10 ways in which the best teachers use technology in the classroom

Teachers are constantly pushed towards new pedagogies in order to improve student performance. For most teachers, who are already overburdened and overworked, maneuvering the jungle of new buzzwords and learning theories can be an exhausting task.


Integrating technology into your teaching, however, isn’t so hard. In fact, research shows that teachers who use ICT to deliver lessons in the classroom work up to 4.6 hours fewer than those who don’t. If used efficiently, a film can save teachers several hours in lesson planning, while simultaneously relieving students of cognitive overload.


Here are 10 ways in which the best teachers use tech in the classroom:


1. Innovate or Compliment

Educational videos can be used to complement traditional teaching in the classroom or assigned as homework to reinforce classroom lessons. Twig videos (for example) are tailored to school curriculums across the world; you can find the topic you want to teach in a matter of seconds.


2. Flip the classroom

If you’re nervous about teaching a class or just plain tired, try flipping the classroom. Assign an educational video as homework for the students to view at home. Teachers can then use this assignment to open up a discussion in the classroom, facilitating student interaction. Flipping the classroom encourages students to understand and process knowledge independently, while allowing each student to learn at his or her own pace by pausing, rewinding, forwarding and replaying the video as many times as they like.


3. Experiment

Science teachers know only too well the complications of conducting science experiments. Not only is it a task to gather a large group of students in a lab to demonstrate a precipitate reaction or the dissection of a cow’s lung, but there is also the concern that a student might break a test tube or pass out at the smell of blood.

Video allows teachers to circumvent these problems by choosing to view videos of experiments that are too complicated or even impossible to conduct in a lab. Students benefit from watching the experiments being conducted without missing out on any of the practical knowledge.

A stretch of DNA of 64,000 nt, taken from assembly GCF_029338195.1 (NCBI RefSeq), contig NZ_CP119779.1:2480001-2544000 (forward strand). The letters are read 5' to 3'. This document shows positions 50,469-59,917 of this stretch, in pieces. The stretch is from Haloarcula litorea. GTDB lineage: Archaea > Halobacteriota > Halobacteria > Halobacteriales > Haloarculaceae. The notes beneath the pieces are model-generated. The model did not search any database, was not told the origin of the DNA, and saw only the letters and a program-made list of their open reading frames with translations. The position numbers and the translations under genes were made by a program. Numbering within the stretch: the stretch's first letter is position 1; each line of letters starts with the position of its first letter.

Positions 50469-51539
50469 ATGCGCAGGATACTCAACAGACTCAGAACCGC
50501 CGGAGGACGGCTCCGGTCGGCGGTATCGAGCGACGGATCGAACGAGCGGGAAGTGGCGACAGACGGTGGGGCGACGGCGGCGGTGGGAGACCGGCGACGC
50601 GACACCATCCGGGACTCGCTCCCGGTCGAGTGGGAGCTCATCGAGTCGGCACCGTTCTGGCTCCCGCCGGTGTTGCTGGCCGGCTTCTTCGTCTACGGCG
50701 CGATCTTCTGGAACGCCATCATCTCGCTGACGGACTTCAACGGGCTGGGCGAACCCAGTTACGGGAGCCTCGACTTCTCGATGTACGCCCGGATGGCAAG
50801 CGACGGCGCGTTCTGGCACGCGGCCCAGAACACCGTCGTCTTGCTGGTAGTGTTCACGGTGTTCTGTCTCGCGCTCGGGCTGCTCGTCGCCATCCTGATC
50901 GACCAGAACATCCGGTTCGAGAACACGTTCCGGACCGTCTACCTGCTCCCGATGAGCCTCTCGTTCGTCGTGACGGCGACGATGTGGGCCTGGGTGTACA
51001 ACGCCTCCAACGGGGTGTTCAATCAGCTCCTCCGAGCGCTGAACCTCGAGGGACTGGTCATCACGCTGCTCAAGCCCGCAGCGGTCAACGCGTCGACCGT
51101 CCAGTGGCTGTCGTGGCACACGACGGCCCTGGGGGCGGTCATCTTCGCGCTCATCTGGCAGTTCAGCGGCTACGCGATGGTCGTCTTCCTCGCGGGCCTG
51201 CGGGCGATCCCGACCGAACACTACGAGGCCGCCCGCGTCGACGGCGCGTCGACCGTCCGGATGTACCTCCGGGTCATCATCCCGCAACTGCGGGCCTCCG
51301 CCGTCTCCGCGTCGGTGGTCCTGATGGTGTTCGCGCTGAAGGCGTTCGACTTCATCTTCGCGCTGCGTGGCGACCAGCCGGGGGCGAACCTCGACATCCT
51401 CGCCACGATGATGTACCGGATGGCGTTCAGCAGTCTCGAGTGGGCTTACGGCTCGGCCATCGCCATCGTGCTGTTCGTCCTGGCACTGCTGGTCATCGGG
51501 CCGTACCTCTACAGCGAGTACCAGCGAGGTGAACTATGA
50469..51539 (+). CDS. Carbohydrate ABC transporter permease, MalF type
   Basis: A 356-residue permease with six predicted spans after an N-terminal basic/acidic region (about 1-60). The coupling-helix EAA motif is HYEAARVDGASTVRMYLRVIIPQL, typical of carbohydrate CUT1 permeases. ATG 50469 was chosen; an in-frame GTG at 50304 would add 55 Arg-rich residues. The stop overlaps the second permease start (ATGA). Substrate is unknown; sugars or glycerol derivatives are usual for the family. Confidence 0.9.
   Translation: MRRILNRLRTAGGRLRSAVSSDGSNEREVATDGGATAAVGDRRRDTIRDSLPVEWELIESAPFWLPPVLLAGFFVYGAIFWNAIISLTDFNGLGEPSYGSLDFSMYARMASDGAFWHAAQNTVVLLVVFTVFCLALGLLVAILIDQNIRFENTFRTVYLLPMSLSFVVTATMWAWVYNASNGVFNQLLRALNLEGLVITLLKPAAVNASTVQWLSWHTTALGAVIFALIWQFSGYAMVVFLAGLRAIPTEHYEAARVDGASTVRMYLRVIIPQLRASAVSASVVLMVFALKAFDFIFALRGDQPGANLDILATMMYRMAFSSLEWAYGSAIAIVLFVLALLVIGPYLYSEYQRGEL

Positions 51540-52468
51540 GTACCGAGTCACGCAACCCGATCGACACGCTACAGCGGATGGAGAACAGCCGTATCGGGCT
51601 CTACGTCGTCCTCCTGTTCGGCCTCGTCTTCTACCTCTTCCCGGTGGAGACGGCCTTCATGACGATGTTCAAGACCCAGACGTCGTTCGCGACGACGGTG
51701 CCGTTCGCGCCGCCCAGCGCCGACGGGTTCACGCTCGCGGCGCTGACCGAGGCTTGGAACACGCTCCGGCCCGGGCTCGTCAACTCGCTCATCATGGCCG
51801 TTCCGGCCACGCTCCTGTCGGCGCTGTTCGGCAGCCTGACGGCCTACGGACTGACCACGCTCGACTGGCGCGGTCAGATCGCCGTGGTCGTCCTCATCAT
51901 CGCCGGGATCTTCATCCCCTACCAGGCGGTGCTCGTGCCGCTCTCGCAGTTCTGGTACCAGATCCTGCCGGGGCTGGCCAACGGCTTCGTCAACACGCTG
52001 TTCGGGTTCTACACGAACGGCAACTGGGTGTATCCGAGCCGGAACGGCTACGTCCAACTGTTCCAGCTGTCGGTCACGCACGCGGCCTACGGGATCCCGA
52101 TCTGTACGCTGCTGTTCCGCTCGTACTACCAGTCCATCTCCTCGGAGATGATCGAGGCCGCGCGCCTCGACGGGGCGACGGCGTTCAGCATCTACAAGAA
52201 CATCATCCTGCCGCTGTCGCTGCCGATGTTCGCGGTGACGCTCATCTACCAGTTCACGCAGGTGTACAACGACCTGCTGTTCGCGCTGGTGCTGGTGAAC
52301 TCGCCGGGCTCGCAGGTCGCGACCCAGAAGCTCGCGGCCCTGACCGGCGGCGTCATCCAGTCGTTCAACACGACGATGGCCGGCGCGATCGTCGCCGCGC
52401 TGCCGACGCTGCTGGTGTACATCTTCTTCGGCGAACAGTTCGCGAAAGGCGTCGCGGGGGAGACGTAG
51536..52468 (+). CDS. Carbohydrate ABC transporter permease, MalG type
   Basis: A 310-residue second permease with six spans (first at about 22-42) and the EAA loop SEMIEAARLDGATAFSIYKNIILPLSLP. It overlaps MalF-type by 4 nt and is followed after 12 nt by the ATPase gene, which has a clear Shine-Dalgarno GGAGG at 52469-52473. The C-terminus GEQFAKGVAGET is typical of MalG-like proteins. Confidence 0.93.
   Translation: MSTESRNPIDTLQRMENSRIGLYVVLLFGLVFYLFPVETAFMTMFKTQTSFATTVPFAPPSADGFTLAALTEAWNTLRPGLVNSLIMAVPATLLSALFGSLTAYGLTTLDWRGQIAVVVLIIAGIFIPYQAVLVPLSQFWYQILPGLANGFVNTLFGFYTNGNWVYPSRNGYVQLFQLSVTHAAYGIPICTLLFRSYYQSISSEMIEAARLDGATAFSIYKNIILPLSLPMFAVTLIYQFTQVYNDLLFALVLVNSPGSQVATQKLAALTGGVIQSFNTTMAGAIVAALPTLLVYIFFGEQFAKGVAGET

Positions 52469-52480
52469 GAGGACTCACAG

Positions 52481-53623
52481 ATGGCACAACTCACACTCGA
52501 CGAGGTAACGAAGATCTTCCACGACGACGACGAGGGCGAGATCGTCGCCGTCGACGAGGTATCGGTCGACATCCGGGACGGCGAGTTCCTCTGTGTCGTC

4. Distance learning

Teachers can use video conferencing to teach distance learning programs. Or they can really go the distance, and contact other teachers around the globe to do a collaborative classroom project.


5. Digital storytelling

Digital storytelling combines traditional storytelling techniques with digital multimedia such as images, audio and video. Teachers can also use ready-made digital films or stories by companies like Twig as anticipatory sets to engage students at the beginning of the class. Research proves that the use of anticipatory sets at the beginning of a lesson helps engage students in the learning process, while also linking existing knowledge and new material.


6. Class trip!

School budget cuts giving the class trip the axe again? You can still take your students on a virtual class trip. Video allows educators to bring the real world into the four walls of their classroom. Teachers can take their class on impossible class trips through videos, whether to the Sahara desert to learn adaptation of the cactus, or to deepest outer space to see a nebula.


7. Skype call an expert

Teachers can use video conferencing to request programs from “content experts”.

This way, students get to learn something from an expert in the field; this also breaks up the routine of normal classroom hours. For example, New Market Elementary teachers participated in a video conference with Adora Svitak called “Personal Narrative Writing: Acing Your State Writing Assessment & Beyond” in order to help their students with their writing skills.


8. Game time